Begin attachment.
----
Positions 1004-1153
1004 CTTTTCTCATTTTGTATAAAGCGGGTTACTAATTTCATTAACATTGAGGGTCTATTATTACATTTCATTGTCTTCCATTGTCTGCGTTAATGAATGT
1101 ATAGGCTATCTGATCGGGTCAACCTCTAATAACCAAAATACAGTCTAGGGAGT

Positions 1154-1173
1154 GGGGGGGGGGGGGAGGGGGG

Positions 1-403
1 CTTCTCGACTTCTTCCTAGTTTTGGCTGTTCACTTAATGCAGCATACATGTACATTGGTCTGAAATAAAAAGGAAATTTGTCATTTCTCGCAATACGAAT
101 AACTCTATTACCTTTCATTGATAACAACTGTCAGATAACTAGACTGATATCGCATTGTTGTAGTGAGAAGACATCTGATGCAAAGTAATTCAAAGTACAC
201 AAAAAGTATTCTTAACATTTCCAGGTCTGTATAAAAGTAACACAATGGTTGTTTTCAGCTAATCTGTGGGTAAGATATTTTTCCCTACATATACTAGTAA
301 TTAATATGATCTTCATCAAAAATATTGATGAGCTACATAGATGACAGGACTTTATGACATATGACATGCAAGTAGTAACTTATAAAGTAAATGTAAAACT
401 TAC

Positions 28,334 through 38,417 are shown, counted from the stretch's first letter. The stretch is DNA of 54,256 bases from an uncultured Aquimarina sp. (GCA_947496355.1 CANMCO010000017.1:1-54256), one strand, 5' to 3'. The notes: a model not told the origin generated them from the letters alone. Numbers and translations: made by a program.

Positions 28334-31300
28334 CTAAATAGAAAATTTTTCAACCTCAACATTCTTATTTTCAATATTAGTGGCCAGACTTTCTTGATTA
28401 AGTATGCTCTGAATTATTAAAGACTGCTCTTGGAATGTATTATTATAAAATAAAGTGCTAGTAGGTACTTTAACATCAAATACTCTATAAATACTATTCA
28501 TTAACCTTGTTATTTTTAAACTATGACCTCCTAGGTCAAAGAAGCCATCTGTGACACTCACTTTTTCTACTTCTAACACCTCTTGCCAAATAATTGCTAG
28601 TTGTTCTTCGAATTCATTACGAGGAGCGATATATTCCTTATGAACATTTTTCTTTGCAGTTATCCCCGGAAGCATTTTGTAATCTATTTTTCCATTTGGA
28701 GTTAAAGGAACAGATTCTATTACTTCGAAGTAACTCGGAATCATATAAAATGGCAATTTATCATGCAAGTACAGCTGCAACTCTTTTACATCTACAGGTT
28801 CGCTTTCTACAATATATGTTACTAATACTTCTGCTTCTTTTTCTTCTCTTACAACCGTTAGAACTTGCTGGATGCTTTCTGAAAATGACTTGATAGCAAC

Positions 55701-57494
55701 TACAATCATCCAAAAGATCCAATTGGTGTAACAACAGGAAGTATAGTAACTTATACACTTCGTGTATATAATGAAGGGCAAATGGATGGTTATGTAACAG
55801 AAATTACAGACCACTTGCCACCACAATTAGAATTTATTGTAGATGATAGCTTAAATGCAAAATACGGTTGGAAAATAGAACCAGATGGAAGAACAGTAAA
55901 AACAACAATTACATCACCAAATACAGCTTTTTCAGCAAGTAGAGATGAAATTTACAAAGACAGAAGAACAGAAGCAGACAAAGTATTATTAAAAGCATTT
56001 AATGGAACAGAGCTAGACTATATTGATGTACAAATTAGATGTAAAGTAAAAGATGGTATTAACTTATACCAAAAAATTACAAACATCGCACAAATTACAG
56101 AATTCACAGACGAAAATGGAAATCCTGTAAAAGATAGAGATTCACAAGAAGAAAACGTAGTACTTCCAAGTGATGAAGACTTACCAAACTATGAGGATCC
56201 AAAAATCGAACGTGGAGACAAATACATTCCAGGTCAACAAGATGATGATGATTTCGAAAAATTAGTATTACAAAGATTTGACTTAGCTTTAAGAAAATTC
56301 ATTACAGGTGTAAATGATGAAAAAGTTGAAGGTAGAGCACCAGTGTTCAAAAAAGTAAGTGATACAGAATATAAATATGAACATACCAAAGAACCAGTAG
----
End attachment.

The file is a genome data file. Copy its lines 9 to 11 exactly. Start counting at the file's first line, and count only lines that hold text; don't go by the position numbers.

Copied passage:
201 AAAAAGTATTCTTAACATTTCCAGGTCTGTATAAAAGTAACACAATGGTTGTTTTCAGCTAATCTGTGGGTAAGATATTTTTCCCTACATATACTAGTAA
301 TTAATATGATCTTCATCAAAAATATTGATGAGCTACATAGATGACAGGACTTTATGACATATGACATGCAAGTAGTAACTTATAAAGTAAATGTAAAACT
401 TAC